This week Islay Seasonwatch focuses on the Pale or Light Bellied Brent (Branta bernicla hrota) Geese which are rare winter passage migrants to Islay. Only small numbers of these geese maybe seen around Loch Indaal and Loch Gruinart feeding on the shorelines.
Population and Distribution: The pale bellied brent breeds on both sides of the Atlantic in three separate ranges. One breeds in Svalbard and overwinters in Denmark and north east England. The other breeding areas are north and east Greenland and on northern arctic Canadian islands. The Canadian breeders migrate to Ireland for winter and stop on Islay on passage to their overwintering grounds. The main influx is around mid October. They return north again in early April and many birds stop in Iceland on their way north, continuing to reach their breeding grounds in the arctic by early June. The Pale Bellied Brent Goose is an internationally important Species of Conservation Concern listed as amber.
Information on the Pale Bellied Brent and its conservation and population status is provided by the Wildfowl and Wetlands Trust. Current monitoring of this population is undertaken by the Irish Brent Research Group whose website provides some really interesting research on tracking and monitoring of these geese together with the Wildfowl and Wetlands Trust.
Migration and breeding: The Brent geese pair for life. In the Canadian Arctic they nest within 10km of the coast. They mainly nest colonially close to water in small groups on coastal islets or small islands within inland lakes. The nest comprises of a shallow depression on a dry hummock lined with grasses and mosses. Old nests are reused and relined with mosses each year. The Brent has the longest migration of all geese so the breeding season is short. Incubation takes 26 days. The young leave the nest within two days and feed themselves and fledge at around 40 days. They remain with their parents through the first autumn and winter and start the spring migration together but disperse before they return to their breeding grounds. Continue reading.....Behaviour: The Brent Geese feed mostly on vegetation but molluscs, crustaceans and lugworms are taken. A wide variety of plants are grazed or torn or pulled up underwater or when drifting. Plants covered by the tide are taken by up ending or swimming with the head and neck below the water. At low tide rhizomes are exposed or loosened from mud by grubbing and trampling. In the breeding grounds of the arctic food includes algae, mosses, lichens and the stalks of grasses and herbs. Winter feeding is on mudflats where it favours eel-grass and cultivated fields of winter cereals and oil seed rape.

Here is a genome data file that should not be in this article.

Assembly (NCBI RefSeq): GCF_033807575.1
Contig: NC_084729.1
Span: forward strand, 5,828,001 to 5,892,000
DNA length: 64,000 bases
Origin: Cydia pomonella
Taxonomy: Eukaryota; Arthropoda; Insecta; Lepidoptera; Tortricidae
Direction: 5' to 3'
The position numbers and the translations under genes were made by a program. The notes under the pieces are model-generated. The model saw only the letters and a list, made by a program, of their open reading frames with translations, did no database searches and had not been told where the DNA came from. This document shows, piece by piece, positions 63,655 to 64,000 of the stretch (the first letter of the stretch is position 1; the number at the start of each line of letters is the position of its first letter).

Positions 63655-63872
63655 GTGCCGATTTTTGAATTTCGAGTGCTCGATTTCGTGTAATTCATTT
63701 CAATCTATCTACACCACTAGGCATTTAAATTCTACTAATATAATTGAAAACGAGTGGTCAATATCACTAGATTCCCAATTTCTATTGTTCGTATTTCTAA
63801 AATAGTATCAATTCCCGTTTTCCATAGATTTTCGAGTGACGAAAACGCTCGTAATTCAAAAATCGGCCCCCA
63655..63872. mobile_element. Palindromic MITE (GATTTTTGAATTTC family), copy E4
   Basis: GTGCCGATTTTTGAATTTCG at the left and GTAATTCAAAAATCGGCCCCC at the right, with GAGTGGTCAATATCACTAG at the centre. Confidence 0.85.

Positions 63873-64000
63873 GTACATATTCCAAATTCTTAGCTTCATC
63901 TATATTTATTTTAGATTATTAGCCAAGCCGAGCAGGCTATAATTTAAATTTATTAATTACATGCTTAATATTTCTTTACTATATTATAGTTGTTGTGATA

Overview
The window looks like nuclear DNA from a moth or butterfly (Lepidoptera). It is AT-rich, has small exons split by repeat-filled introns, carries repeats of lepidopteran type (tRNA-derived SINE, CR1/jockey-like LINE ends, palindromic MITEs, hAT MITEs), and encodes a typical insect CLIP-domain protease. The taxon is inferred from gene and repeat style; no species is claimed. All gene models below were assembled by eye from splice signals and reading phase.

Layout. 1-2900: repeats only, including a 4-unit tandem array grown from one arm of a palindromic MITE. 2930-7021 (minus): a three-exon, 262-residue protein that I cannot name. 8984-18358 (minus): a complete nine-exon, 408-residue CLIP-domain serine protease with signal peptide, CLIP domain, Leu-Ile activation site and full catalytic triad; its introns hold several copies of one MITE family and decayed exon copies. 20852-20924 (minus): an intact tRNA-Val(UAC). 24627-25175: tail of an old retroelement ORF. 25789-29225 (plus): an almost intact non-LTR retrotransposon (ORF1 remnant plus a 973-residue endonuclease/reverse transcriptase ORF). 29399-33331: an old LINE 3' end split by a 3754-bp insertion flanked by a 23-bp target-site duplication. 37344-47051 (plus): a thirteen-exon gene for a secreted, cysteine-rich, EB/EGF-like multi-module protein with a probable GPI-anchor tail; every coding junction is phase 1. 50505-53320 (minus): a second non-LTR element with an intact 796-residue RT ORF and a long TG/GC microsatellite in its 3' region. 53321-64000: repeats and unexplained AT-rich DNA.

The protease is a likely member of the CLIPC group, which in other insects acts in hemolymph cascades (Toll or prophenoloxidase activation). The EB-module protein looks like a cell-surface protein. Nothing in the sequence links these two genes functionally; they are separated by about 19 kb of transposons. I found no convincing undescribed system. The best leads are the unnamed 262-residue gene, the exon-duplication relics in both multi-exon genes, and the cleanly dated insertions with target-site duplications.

Pale Bellied Brent Geese at Loch Gruinart
Identification: Pale Bellied Brent Geese are a stocky duck-sized goose which has an all black head. Both male and female are similar with no seasonal variation in plumage. The Brent Goose is highly gregarious in autumn and winter when it flocks often in hundreds wheeling rapidly back and forth between foreshore and inland feeding grounds and roosts. They rarely fly in a V formation but can be seen in lines of undulating waves flying much faster with quicker wing beats than other geese. They have a distinct rolling rronk call.
If you are in the Bridgend area of Loch Indaal or around Loch Gruinart there is a chance you could see small numbers of these geese on the shorelines or mudflats.... keep your eyes open and you may be lucky enough to spot them. As always enjoy your goose watching!
Teresa Morris, Islay Wildscapes